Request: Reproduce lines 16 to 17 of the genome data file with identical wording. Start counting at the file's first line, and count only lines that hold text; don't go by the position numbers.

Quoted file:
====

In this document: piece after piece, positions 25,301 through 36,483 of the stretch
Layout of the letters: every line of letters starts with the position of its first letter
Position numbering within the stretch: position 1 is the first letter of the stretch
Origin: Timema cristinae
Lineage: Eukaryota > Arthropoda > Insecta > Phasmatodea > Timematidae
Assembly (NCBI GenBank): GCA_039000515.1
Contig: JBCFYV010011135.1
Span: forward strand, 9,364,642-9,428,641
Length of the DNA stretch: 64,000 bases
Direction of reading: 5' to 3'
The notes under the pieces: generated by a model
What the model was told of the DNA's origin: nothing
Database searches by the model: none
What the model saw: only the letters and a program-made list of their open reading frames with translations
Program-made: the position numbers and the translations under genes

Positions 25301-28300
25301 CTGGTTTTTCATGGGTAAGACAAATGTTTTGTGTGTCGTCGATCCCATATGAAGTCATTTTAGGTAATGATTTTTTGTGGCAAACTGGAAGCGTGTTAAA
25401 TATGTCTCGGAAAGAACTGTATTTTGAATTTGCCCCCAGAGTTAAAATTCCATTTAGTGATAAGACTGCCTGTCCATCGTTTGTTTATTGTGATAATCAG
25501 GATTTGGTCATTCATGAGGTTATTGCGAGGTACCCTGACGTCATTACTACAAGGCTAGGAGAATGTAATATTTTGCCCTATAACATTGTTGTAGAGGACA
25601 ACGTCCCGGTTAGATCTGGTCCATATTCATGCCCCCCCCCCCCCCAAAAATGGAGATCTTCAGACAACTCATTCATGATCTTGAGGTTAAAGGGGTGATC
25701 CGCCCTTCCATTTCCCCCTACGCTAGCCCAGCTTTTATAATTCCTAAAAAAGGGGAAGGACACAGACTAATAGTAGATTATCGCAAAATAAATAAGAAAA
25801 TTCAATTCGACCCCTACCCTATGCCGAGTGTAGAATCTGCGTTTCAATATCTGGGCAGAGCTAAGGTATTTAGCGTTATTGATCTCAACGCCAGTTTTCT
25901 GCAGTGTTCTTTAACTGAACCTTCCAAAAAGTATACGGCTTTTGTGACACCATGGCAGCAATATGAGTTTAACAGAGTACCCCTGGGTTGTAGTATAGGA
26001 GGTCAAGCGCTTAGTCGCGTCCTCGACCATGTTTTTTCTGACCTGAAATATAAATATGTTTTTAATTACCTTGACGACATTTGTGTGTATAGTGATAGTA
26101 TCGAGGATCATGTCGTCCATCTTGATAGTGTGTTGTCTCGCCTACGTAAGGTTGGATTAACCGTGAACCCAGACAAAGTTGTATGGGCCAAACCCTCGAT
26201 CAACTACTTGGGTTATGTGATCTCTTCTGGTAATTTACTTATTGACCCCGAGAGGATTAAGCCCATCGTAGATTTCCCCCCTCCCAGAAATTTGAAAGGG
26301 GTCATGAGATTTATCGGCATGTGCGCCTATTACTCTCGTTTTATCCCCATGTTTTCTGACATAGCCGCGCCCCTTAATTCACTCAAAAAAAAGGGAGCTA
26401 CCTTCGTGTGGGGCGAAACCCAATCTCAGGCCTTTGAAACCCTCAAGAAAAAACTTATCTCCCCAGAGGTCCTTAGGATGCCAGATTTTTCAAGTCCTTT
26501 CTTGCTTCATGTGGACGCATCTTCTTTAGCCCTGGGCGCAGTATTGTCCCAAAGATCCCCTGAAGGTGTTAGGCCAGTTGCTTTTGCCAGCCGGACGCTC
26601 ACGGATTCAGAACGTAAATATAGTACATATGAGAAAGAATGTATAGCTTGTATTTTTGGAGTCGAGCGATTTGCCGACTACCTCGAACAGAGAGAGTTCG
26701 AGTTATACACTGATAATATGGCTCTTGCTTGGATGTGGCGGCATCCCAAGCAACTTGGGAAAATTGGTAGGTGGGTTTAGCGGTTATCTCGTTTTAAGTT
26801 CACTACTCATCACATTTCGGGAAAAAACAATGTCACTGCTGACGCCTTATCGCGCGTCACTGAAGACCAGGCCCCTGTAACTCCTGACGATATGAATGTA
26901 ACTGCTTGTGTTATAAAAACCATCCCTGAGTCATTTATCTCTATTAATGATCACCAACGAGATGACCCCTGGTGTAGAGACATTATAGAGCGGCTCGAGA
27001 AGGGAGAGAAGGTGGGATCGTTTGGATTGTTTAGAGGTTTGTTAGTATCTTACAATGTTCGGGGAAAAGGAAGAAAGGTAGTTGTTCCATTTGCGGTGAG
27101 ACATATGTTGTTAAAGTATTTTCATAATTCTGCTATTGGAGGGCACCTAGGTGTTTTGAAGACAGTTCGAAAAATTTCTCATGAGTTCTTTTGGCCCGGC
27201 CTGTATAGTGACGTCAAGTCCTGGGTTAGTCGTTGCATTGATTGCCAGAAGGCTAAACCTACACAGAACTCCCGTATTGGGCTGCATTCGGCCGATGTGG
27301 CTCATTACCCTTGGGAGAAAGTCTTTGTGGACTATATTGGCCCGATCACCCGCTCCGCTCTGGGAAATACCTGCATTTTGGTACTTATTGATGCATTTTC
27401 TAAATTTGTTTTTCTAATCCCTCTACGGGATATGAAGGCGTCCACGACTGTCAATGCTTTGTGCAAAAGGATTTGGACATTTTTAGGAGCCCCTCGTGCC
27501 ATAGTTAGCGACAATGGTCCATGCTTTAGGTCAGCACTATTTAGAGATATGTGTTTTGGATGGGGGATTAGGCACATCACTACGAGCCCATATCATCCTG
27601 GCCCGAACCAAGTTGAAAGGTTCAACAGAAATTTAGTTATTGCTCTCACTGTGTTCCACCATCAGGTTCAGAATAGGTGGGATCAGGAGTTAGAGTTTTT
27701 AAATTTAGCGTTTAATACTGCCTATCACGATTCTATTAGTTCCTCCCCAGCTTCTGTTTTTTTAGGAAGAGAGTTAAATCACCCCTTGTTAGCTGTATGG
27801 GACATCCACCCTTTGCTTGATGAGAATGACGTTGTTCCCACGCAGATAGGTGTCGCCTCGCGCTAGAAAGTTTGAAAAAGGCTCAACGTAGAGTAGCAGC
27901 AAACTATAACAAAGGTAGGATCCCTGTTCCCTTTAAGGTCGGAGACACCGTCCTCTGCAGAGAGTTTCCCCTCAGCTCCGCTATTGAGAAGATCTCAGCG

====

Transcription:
Positions 25301-28300
25301 CTGGTTTTTCATGGGTAAGACAAATGTTTTGTGTGTCGTCGATCCCATATGAAGTCATTTTAGGTAATGATTTTTTGTGGCAAACTGGAAGCGTGTTAAA